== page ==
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Medieval church at Gartan

According to the Donegal Archaeological Inventory this is probably the chapel described in 1622 as being in repair and having a thatched roof.

To the north of the church is a graveyard, at the  centre of which  are the foundations of a building  said to be a monastic building.

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Possible foundations of a monastic building

Two stone crosses also survive at the site and are part of the pilgrim stations.

 

Below the site is a holy well dedicated to the saint.

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St Colmcille’s holy well at Gartan

 

Both of these sites are part of the Slí Cholmcille  and directions can be found on this website.

Useful Links

http://www.colmcille.org/gartan/3-03

http://www.colmcille.org/gartan/3-02

The Eastern Pilgrim Route to Mount Brandon

Mount Brandon is one of the great pilgrim sites of medieval and early modern Munster. It has a long history of pilgrimage stretching back to pre-historic times.  The traditional times of pilgrimage were May 16th the feast of St Brendan, Lá tSin Seáin Beag (June 29th) and the last Sunday in July known locally as Domhnach Chrom Dubh. Over the years the  pilgrimage has had its  ups and downs but it still continues today.

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Mount Brandon image by Ingo Mehling (Own work) [CC BY-SA 3.0 (http://creativecommons.org/licenses/by-sa/3.0) or GFDL (http://www.gnu.org/copyleft/fdl.html)%5D, via Wikimedia Commons.

There are a number of approach routes used by pilgrims to the summit. The western approach is known as the Saint’s road and links  the area around Ventry Harbour to the summit.

A second pilgrim route approaches  Mount Brandon from the east. This route stretching from the village of Cloghane to the summit of Mount Brandon. It is a more physically demanding route then the Saints’ road and takes the pilgrim on the way to the summit through the most scenic of locations including a glaciated valley.

I have just created a StoryMap of the eastern approach to Mount Brandon which I hope you will enjoy.

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Story Map of the eastern pilgrimage route to Mount Brandon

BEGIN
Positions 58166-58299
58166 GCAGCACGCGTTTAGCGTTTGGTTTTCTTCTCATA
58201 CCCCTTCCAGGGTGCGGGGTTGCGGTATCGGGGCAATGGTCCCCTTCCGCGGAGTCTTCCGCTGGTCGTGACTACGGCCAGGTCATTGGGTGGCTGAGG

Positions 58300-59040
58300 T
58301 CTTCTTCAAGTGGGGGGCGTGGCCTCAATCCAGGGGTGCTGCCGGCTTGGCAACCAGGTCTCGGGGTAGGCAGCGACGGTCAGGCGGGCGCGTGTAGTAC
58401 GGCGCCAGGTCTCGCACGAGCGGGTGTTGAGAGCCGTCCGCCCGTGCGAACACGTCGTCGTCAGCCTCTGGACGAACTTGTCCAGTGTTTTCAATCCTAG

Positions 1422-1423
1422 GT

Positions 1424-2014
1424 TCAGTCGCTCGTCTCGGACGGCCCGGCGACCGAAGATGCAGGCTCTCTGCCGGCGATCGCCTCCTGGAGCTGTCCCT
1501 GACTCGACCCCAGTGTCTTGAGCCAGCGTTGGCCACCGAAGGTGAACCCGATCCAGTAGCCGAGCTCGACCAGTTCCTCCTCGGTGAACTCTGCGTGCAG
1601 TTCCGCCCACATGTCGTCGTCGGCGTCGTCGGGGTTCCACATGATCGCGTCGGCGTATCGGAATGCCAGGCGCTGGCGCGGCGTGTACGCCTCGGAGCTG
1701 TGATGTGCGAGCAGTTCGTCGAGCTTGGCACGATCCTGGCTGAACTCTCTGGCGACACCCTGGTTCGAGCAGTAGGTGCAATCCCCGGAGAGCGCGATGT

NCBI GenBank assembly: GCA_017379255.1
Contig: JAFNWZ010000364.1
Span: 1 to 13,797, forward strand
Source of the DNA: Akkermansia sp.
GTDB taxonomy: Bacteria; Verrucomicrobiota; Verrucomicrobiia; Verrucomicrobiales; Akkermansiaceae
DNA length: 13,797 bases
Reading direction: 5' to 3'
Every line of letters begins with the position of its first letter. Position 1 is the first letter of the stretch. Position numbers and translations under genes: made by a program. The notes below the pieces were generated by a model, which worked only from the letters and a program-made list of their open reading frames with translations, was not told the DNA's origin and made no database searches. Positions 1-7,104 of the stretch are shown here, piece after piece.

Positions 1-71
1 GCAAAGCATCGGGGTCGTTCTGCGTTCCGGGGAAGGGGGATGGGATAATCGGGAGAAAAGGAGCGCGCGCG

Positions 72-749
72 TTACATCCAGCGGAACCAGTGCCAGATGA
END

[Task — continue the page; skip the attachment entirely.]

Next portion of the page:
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Anyone interested in the western approach route known as the Saint’s road  should see my blog post on the Saint’s road.

Pilgrimage at Kilgeever Church and Holy Well Co Mayo

Last year I was delighted to write a  guest blog post about of  the pilgrim site of Kilgeever in Co Mayo. This post was a guest blog for the very informative heritage blog The Standing Stone.ie. This is a great blog and worth checking out as it has lots of varied and interesting content. At the moment I am working  on some research concerning this area of Mayo and as the site is fresh in my mind  I have decided to repost my guest post.

Pilgrimage at Kilgeever Co Mayo.  Originally posted on the Standing Stone Blog

Kilgeever/Cill Ghaobhair is located in the most scenic of setting on the slopes of Kinknock around 3km outside of Louisburg in Co Mayo. The site is part of the Clew Bay Archaeological Trail.

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View of the medieval church at Kilgeever from the small laneway that leads to the site.

Local folklore holds that St Patrick came to Kilgeever having completed his fast of forty days and nights on the summit of Croagh Patrick. It is said that Patrick decided to build a church here and that he later sent St Iomhair one of his disciples completed the task. Some traditions would suggest that “Kilgeever” is the anglicised version of “Cill Iomhair” or the church of Iomhair. The Ordnance Survey Letters of 1838 translates the name as St. Geever’s Church.  Curiously neither variants of the saint’s name are found in Ó’Riain’s Dictionary of Irish Saints.